- She-Fu: Fujiko demonstrates a lot of gymnastic ability in the arena. It isn't gratuitous, either, her actions allow her to put her entire body into her attacks, a necessary move to defeat her opponent, who is twice her size!
Japanese: Goro Naya
General Headhunter - Spoilers Warning!
Japanese: Banjou Ginga
- Bad Boss: Demonstrates this by typically putting out "Wanted: Dead or Alive" bounties on anyone he dislikes, and choosing to Shoot the Messenger who brings him bad news. Even not working directly for him doesn't seem to help, because he rules a small country, and the citizens get excessively taxed.
- Fisher King: Not magical in nature, but the complaints of taxism, the bank of television monitors, and the nation's history of being state-of-the art in nanotechnology, all point to the country suffering severely under General Headhunter's leadership.
- Jerk with a Heart of Gold: A Discussed Trope in General Headhunter's case, and not as a stright example. Lupin mentions it after Headhunter has been revealed to be made of nanomachines, and since the nanomachines are made of gold, Headhunter's heart is literally gold. But his isn't nice. The entire movie can be viewed as a way to set up a terrible pun.
- Knife Nut: Headhunter doesn't specialize in any specific type of knife. He has a broad collection of blades, including a few swords and spears. It almost seems like he is pulling them out of his body.
- Names to Run Away From: A Mix and Match example, he holds the highest military personell title, and goes only by the name Head-hunter.note Demonstrations of General Headhunter's threat come from his ability to personally decapitate a man with one swipe of his knife. And he likes to carry around knives.
- Not Quite Dead: At the end, when Lupin's gang leave to go their separate ways, General Headhunter burst into Lupin's hideout to make one final attempt on his life... and finds Lupin ready for him with the nanomachine controller and the deactivation program active. Because the General isn't really human, so shooting him in the head isn't fatal. It doesn't end well for the General.
- There Is No Kill Like Overkill: When the General is facing Lupin in the climax, Lupin shoots him in the head. Afterwards, the General reappears, and Lupin tricks him into being connected to the nanomachine deactivation program. Then he's shot by Lupin, Jigen, and Fujiko. As he's slowly rearing back for an attack, Goemon attacks him, and the General dissolves into gold.
- Tomato in the Mirror: Headhunter isn't the cold-hearted iron dictator he appears to be. He is actually a robot generated by the nanomachines he was attempting to take control of.
Japanese: Nachi Nozawa
- Half the Man He Used to Be: Crisis is cut in half by Drifting Island's defenses. It's... not a survivable encounter.
- The Heavy: Crisis is head of the national police, he leads the army in trying to kill Lupin, and he uses informants and undercover officers to find criminals in Zufu. His role as Olčander's superior makes it natural for him to interact with her on a regular basis. If not for Crisis, General Headhunter wouldn't have gone to Drifting Island when the revolutionaries attacked.
Japanese: Minami Takayama
- Childhood Friend Romance: Implied to be a childhood friend to Pannish, she wears a locket around her neck with a picture of the two of them together. He died two years ago, and it's left Olčander romantically devastated.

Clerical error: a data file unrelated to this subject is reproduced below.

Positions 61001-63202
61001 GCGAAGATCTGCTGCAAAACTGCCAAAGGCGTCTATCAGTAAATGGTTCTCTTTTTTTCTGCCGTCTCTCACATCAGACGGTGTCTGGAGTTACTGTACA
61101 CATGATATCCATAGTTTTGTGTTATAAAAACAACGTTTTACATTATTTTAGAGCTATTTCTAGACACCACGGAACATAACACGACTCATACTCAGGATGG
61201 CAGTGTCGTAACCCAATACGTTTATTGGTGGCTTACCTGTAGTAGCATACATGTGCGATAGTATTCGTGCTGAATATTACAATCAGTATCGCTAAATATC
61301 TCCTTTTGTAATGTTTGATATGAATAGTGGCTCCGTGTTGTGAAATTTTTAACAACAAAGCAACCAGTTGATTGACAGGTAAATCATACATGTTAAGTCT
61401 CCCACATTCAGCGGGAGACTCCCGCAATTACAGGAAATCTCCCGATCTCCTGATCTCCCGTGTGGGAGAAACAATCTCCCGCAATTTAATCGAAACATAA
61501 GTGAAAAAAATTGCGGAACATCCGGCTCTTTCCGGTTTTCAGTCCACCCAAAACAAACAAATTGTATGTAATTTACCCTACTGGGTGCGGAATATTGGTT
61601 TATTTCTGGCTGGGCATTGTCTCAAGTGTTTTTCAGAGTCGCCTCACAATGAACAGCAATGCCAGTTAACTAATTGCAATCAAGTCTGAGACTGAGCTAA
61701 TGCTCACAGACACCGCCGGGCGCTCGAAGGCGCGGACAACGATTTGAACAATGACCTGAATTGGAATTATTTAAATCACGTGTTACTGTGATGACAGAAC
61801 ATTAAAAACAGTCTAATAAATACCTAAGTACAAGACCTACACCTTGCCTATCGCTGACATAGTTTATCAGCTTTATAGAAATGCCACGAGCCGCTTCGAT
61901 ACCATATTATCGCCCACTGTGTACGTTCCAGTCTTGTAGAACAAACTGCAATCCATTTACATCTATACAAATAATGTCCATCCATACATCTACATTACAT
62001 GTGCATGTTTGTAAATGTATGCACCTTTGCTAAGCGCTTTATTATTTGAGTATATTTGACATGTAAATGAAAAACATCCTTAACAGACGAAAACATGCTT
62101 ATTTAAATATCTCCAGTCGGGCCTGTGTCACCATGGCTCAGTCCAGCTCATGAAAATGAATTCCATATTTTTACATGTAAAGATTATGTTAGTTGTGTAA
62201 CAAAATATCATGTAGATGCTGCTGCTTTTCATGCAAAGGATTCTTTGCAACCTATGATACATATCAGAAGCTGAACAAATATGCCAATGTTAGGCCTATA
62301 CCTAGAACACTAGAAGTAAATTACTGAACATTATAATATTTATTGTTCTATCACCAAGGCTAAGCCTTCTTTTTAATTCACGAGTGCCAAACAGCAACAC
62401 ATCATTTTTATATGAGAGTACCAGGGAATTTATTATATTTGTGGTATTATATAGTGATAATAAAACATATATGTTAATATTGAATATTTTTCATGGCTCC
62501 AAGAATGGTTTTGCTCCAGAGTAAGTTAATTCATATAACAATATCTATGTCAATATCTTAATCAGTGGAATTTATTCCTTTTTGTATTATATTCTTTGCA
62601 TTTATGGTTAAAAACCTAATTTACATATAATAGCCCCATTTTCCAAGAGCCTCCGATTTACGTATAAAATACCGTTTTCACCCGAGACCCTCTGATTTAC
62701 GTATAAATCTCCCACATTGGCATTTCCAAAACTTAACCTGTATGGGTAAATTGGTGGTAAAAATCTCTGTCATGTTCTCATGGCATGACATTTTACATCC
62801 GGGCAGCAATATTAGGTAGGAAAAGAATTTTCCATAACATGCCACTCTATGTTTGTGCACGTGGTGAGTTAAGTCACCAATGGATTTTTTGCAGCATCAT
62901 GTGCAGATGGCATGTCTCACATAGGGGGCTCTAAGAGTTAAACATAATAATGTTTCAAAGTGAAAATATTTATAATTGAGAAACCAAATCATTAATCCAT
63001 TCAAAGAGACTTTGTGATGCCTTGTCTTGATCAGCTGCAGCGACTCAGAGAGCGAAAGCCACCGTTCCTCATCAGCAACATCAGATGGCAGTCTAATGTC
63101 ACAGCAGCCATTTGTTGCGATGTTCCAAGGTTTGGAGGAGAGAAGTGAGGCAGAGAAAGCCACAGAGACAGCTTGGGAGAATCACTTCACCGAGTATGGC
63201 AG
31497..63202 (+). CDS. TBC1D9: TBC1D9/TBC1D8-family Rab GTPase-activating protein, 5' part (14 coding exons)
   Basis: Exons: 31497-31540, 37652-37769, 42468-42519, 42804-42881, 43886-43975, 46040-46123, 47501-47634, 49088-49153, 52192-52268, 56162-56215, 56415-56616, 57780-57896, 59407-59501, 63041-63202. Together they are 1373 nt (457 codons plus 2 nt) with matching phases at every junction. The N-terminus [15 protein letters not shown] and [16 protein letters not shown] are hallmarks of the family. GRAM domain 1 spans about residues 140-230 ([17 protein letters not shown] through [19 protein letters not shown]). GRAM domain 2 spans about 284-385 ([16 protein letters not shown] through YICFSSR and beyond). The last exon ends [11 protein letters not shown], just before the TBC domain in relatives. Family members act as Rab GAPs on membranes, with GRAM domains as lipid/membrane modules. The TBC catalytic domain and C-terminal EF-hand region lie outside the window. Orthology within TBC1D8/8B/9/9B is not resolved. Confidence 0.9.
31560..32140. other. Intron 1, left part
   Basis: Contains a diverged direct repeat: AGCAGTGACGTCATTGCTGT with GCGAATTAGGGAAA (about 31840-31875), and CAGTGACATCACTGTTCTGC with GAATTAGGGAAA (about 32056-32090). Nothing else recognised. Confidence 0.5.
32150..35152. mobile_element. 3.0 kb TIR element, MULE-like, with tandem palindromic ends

- Girl of the Week: Female lead that Lupin becomes romantically interested in. She decides to remain in Zufu instead of leaving with Lupin's gang.
- Meaningful Name: Olčander's name is a Discussed Trope. Lupin suggests that she is beautiful and honest. Olčander suggests that she is dangerous and deadly. note
Prince Pannish - Spoilers Warning!
Japanese: Tohru Furuya
- Childhood Friend Romance: Implied to be a childhood friend to Olčander, she wears a locket around her neck with a picture of the two of them. After "coming back from the dead", Pannish seems to have forgotten their relationship.
- Dead All Along: The entire time that Pannish is on-screen, it is either Lupin, or Jigen. General Headhunter truly succeeded in having Pannish killed before the movie ever begins.
- Rebel Leader: Pannish has organized the rebels to overthrow the military dictatorship.
- Reluctant Ruler: Doesn't have a problem with helping the rebellion, but isn't interested in being leader after the revolt. No one even seems to try convincing him to stay in Zufu. Also a Justified Trope, because it isn't really the prince. Lupin the Third is merely putting on an act to fool people, and won't be staying after the adventure.
- Warrior Prince: Pannish has organized the rebellion and leads by example. General Headhunter sees him firing RPGs at the palace.
- The Wise Prince: A warrior instead of Martial Pacifist, Pannish is fighting not to reclaim his throne, but to free the people of Zufu from the oppressive military dictatorship of General Headhunter.
Japanese: Chisa Yokoyama
- Rebellious Princess: The mechanic tells Lupin that Emerah is Headhunter's daughter, and she's trying to escape her father. The trope is then subverted in multiple ways.
- Lupin, the protagonist, rescues her from the castle tower... except that was actually Oleander, and Lupin never meets her.
- Fujiko learns that Emerah isn't actually his daughter; her desire to escape is because Headhunter would probably kill her when he learns that she doesn't know the secret to Drifting Island.
- While she does escape, she doesn't become a Love Interest or Action Girl, or even "learn how the other classes live". Her escape is the end of her story.
Japanese: Shigeru Chiba
Chris Rager (English)Imprisoned because he served the previous king of Zufu as an advisor, "Spanky" is never given a name within the movie. The only thing he has left, after getting broken out of jail by Lupin, is drinking.
- Chekhov's Gunman: The blonde man that is rescued in the opening prison scene? It turns out he was the dead King's advisor. Lupin busted him out of prison to pump him for information on Drifting Island.
- Only Known by Their Nickname: Directly named "Spanky" several times, but only by the overly-familiar Lupin, who might just be keeping his name a secret, since Spanky is an escaped criminal.
Japanese: (filed under additional voices)
Chris Rager (English)
- Accent Adaptation: The mechanic's accent in the dub is a mix of Asian accent stereotypes. He still speaks correct English, so there isn't any implication that the mechanic is incapable of speaking English, just that he has an accent.
YMMV/ Lupin III Dead or Alive